The German Pogrom November 1938: An Account of Facts

//The German Pogrom November 1938: An Account of Facts

The German Pogrom November 1938: An Account of Facts

The Nazi Pogrom of the Jews in Germany and Austria at the night of November 9th and the 10th 1938 (known also as Kristallnacht, after the smashed glasses of Jewish shops and synagogues) could be perceived as a minor event in comparison the horrors of the Holocaust. But considering that the people of the time did not know what was going to happen, one could understand the shock from the violent death of hundreds of Jews in the streets, in addition to at least 1,000 deaths following arrests in the concertation camps or by suicides.

A testimony to the amount of shock in front of the violent events, after five years of gradual pushing of the Jews from the economy and the society, is a report that hold in the LBI Jerusalem archive, titled “The German Pogrom November 1938: An Account of Facts.” The report issued by the Jewish Central Information Office in February 1939, a body founded by Alfred Wiener in Amsterdam in 1933 and continued Wiener’s work in the Centralverein in collecting evidences and information about German anti-Semitism and the Nazis’ persecution of German Jews. The report includes testimonies of Jewish and Christian witnesses on the violence in the streets, as well as the harsh conditions in Dachau, Buchenwald and Sachsenhausen camps and the public reaction to the events. The report also discusses the advanced organization of the pogrom by the Nazis, opposite to the Nazi’s claim that the events were spontaneous riots of the German public.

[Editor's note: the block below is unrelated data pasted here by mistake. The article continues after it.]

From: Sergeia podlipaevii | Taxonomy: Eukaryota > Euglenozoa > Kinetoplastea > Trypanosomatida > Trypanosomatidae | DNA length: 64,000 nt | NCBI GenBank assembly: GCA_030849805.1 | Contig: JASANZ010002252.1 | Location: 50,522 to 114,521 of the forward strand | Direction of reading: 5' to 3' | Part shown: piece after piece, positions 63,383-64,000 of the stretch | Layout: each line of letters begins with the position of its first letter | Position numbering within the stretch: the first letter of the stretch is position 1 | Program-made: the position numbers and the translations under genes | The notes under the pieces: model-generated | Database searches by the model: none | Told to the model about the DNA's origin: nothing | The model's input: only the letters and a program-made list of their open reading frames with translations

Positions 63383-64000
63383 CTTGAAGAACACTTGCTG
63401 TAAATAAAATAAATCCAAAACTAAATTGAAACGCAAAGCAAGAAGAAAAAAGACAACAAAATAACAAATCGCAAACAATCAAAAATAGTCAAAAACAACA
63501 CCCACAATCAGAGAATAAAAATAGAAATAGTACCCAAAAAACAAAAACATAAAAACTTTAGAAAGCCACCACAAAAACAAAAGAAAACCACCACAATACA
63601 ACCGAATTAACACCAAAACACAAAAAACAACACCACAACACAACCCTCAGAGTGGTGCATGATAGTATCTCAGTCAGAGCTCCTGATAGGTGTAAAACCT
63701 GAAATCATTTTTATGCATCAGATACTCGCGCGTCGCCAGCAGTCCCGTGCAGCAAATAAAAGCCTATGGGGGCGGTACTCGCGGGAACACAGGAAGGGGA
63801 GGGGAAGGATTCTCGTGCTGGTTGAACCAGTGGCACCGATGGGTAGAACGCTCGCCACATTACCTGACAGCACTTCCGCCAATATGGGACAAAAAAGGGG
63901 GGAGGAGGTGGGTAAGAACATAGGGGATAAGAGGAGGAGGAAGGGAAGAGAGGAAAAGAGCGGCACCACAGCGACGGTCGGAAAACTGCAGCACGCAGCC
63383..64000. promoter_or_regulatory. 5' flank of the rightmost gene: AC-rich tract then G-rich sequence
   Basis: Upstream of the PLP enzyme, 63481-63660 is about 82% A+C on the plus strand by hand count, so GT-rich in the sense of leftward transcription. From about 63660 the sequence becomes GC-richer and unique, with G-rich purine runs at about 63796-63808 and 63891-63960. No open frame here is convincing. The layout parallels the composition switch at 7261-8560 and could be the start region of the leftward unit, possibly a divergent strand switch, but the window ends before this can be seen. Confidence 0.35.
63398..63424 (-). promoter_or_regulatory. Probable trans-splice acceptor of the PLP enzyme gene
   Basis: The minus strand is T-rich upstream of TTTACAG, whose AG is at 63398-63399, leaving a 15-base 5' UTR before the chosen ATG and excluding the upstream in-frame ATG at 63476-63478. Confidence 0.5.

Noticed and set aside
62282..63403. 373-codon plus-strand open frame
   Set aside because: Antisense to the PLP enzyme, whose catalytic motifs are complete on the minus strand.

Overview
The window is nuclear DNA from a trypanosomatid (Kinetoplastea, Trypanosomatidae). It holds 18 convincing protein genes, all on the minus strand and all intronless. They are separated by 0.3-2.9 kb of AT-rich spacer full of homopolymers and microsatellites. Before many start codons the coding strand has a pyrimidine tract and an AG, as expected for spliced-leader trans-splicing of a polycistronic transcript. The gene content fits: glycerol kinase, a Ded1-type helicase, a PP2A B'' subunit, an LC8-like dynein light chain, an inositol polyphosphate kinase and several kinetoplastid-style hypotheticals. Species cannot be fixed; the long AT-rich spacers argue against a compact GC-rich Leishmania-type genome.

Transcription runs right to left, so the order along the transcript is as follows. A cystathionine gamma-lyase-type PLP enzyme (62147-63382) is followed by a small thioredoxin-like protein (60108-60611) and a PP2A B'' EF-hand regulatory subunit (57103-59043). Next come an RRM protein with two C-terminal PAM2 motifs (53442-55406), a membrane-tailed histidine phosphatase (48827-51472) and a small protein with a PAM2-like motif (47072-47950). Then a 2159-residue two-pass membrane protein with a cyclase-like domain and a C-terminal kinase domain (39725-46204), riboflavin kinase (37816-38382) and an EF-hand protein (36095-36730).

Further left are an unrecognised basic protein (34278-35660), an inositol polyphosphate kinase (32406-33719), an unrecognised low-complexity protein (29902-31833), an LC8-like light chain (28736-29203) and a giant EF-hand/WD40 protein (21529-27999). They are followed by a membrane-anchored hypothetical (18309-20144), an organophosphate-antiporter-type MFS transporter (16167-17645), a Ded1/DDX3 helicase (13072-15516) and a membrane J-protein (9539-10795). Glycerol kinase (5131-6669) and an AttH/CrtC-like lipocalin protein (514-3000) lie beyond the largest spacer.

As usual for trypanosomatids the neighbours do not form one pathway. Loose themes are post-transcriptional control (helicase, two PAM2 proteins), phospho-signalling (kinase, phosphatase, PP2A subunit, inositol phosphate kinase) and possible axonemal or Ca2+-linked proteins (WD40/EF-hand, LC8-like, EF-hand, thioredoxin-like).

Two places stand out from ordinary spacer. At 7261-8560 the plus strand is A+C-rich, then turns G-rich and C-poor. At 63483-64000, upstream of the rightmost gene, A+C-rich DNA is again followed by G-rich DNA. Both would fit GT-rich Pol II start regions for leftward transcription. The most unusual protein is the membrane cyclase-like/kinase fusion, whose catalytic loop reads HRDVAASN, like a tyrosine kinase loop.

“All synagogues were set on fire […] All Jewish shops, without exception, were smashed to bits and the goods stolen […] 90% of the Jewish men are under arrest and have been taken away” told a Christian woman from Breslau, and added that other Christian people she met were indifferent. Another non-Jewish eye witness, from a German city in the Rhineland that its name wasn’t given, testified that “not only men but also women and even children were manhandled by the pogromists, and hounded, in their shirts, into the streets during that terrible night.” A solicitor from Vienna that was arrested among 170 others told that the SS replaced the police and “from that moment, my recollection of the events is only one of blood, blood and again blood.”

The accompanying letter beg the readers to distribute that information as much as they can, but at the same time asked not to use the name of the JCIO as the source. In the section pertaining to the Concentration camps, the report warned from direct quotation of the testimonies, in case it will hurts the sources and their families that still in Germany. The report also asked not to report about the situation in the camps to German Jews, in order not to add to their already deep stress. These passages illustrated how the Nazis did not only harmed lives and property, but also prevent the victims from reporting about their own persecution.

By | 2017-11-08T13:54:14+00:00 November 8th, 2017|Archive Blog|Comments Off on The German Pogrom November 1938: An Account of Facts

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